The Irish Government is to install a $100,000 fence on all of its main streets in the capital, including in the CBD, to curb the growth of elephant chains.
The new fences will also be fitted with cameras and other surveillance technology to catch illegal traders.
The announcement follows a number of initiatives in recent years to try to curb elephant numbers in Dublin, including a ban on the importation of elephant products.
Last year, the Government announced plans to phase out the import of elephant skins, a move that has resulted in the decline of many elephant traders.
But the latest measures have been met with a chorus of criticism from animal rights groups.
The Government has been in negotiations with the European Union over the issue, but the European Commission said it would not take part.
A number of other animal welfare groups have also condemned the decision, including Animal Aid Ireland.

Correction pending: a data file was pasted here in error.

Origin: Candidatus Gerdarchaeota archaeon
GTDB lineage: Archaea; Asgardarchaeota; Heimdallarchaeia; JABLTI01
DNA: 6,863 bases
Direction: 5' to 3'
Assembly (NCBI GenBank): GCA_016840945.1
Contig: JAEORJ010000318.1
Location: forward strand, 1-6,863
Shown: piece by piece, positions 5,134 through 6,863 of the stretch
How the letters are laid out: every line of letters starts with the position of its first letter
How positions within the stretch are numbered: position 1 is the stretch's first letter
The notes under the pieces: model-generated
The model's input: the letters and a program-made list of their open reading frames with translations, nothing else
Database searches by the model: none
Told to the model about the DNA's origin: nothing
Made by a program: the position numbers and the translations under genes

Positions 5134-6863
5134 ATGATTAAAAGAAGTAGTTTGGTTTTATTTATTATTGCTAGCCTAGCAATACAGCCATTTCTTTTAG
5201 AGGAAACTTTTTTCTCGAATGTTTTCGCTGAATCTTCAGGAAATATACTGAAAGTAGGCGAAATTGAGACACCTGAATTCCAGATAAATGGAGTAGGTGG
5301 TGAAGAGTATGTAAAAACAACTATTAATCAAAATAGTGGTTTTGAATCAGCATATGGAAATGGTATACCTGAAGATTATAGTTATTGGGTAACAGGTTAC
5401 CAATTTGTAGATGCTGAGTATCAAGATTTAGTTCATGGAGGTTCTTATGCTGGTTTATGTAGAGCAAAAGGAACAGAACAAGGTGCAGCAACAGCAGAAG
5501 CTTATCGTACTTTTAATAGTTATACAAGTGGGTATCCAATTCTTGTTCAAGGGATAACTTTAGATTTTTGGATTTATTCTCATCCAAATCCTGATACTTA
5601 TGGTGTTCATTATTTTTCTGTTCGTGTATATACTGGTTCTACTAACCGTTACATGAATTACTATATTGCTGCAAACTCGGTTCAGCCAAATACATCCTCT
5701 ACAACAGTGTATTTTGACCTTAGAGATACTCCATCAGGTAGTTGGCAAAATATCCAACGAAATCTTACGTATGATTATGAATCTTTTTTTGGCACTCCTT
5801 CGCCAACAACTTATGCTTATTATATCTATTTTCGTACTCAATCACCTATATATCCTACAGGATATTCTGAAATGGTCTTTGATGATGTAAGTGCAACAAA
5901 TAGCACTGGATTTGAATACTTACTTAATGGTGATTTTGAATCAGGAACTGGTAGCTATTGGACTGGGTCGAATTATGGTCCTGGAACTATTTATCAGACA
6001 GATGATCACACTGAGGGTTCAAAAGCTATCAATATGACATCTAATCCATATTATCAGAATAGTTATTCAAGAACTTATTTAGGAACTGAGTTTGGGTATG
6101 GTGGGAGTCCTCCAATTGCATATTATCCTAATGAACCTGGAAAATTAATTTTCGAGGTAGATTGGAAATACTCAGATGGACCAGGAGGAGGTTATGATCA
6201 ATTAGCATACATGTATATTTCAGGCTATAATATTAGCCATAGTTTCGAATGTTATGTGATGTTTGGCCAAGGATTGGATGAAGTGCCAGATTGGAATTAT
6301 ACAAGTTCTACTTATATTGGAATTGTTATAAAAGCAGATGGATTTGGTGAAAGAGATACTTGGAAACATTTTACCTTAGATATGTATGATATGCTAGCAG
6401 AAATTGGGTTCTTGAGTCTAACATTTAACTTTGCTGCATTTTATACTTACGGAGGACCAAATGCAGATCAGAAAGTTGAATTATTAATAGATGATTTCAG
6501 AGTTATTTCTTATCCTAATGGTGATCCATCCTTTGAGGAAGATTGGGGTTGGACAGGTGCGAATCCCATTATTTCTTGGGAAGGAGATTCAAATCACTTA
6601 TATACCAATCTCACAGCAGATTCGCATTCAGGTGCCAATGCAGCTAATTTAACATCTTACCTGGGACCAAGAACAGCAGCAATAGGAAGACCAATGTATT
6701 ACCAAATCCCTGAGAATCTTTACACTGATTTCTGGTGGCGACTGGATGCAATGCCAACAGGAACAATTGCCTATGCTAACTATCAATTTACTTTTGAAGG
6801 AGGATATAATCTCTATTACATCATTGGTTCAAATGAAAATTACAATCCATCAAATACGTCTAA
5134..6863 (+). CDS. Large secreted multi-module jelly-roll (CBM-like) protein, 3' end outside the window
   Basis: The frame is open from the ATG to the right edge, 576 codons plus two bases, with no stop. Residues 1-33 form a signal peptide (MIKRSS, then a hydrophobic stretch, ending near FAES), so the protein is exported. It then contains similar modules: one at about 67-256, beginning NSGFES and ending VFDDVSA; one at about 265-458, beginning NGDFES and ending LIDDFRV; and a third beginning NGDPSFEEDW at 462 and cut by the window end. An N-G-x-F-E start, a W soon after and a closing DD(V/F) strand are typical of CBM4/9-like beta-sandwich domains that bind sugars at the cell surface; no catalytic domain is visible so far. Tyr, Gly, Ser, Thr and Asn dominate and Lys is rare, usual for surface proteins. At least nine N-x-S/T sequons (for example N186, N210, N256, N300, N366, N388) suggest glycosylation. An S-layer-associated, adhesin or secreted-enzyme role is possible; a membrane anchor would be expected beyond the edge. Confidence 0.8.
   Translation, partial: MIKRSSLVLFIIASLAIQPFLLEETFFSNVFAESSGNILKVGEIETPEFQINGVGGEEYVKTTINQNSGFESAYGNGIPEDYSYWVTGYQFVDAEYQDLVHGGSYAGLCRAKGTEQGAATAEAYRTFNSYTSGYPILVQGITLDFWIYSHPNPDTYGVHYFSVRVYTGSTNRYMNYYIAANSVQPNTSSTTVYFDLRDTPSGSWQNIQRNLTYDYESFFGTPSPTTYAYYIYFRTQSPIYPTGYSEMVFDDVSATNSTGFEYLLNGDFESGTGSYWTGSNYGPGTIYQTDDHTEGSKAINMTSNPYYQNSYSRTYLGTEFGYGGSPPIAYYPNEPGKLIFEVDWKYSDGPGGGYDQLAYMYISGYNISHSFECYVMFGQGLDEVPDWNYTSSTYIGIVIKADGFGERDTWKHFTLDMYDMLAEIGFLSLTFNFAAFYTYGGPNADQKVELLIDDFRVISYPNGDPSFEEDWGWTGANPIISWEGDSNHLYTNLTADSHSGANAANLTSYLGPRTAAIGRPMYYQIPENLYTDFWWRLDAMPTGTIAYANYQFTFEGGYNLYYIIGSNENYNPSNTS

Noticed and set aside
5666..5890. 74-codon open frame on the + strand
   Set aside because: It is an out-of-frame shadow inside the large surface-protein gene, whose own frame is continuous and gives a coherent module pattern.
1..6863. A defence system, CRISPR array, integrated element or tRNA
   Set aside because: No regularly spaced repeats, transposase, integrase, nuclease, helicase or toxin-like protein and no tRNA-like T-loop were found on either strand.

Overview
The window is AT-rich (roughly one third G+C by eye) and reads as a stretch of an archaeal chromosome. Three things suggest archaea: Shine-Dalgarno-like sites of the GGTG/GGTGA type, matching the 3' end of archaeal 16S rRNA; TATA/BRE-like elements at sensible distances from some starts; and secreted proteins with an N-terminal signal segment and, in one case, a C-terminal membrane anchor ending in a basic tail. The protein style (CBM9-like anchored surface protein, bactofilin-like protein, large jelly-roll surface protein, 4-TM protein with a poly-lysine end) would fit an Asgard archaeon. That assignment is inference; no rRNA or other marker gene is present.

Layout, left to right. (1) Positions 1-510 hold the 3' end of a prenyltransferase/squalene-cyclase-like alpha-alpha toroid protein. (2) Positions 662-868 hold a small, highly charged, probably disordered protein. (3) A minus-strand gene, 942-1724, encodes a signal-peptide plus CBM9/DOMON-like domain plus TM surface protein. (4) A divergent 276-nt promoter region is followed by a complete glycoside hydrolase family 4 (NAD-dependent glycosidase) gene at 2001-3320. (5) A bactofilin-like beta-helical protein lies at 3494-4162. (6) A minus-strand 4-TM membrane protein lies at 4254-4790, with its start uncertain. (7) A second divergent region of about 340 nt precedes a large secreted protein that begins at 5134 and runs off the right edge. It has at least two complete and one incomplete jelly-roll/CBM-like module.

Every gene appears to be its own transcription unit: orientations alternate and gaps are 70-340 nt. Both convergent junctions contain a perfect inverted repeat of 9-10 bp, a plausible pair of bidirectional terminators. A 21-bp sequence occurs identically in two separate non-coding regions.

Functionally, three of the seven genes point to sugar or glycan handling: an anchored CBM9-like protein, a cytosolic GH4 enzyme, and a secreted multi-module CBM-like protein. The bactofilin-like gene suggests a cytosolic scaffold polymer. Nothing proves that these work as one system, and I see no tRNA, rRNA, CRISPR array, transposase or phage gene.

It said it was the latest example of a Government policy to “suck the life out of a struggling species”.
Animal Aid said it could not support a policy that would “stifle the very growth of an important species” like the elephant.
“It is disappointing that the Government of Ireland has decided to put the lives of thousands of elephants at risk by placing a fence on its main roads and a barrier along the Dublin Harbour Bridge,” it said.
The Irish Government said it had invested a record €2 billion in the regeneration of the city.
“The Government’s focus is on bringing economic development to the city, with a strong focus on investment in green space and green housing,” Minister for Environment, Food and Rural Affairs Alan Kelly said.
“As a result of this investment, we have seen the city grow by more than 1 million people since 2013, with the number of residents increasing by more then 3,000 per cent.”
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